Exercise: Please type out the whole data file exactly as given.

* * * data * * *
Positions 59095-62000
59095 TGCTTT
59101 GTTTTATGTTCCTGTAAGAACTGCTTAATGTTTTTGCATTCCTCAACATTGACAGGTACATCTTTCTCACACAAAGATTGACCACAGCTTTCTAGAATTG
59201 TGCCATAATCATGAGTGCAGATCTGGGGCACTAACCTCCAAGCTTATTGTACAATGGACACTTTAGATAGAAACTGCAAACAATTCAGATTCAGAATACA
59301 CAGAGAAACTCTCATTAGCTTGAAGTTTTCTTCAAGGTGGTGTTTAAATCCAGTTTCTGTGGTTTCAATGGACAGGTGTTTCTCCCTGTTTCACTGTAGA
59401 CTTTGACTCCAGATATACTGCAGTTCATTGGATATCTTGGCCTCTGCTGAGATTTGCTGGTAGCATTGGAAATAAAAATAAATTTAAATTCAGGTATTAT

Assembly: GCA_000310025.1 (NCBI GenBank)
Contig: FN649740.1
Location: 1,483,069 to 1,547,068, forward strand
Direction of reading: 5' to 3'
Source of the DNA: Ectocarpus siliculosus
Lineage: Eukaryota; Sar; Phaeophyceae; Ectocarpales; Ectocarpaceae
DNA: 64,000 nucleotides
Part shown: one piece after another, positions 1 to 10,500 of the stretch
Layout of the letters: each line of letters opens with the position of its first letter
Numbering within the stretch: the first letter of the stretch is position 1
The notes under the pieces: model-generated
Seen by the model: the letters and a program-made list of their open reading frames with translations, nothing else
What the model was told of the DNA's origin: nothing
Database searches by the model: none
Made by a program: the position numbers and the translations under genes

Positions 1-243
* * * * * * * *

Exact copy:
Positions 59095-62000
59095 TGCTTT
59101 GTTTTATGTTCCTGTAAGAACTGCTTAATGTTTTTGCATTCCTCAACATTGACAGGTACATCTTTCTCACACAAAGATTGACCACAGCTTTCTAGAATTG
59201 TGCCATAATCATGAGTGCAGATCTGGGGCACTAACCTCCAAGCTTATTGTACAATGGACACTTTAGATAGAAACTGCAAACAATTCAGATTCAGAATACA
59301 CAGAGAAACTCTCATTAGCTTGAAGTTTTCTTCAAGGTGGTGTTTAAATCCAGTTTCTGTGGTTTCAATGGACAGGTGTTTCTCCCTGTTTCACTGTAGA
59401 CTTTGACTCCAGATATACTGCAGTTCATTGGATATCTTGGCCTCTGCTGAGATTTGCTGGTAGCATTGGAAATAAAAATAAATTTAAATTCAGGTATTAT

Assembly: GCA_000310025.1 (NCBI GenBank)
Contig: FN649740.1
Location: 1,483,069 to 1,547,068, forward strand
Direction of reading: 5' to 3'
Source of the DNA: Ectocarpus siliculosus
Lineage: Eukaryota; Sar; Phaeophyceae; Ectocarpales; Ectocarpaceae
DNA: 64,000 nucleotides
Part shown: one piece after another, positions 1 to 10,500 of the stretch
Layout of the letters: each line of letters opens with the position of its first letter
Numbering within the stretch: the first letter of the stretch is position 1
The notes under the pieces: model-generated
Seen by the model: the letters and a program-made list of their open reading frames with translations, nothing else
What the model was told of the DNA's origin: nothing
Database searches by the model: none
Made by a program: the position numbers and the translations under genes

Positions 1-243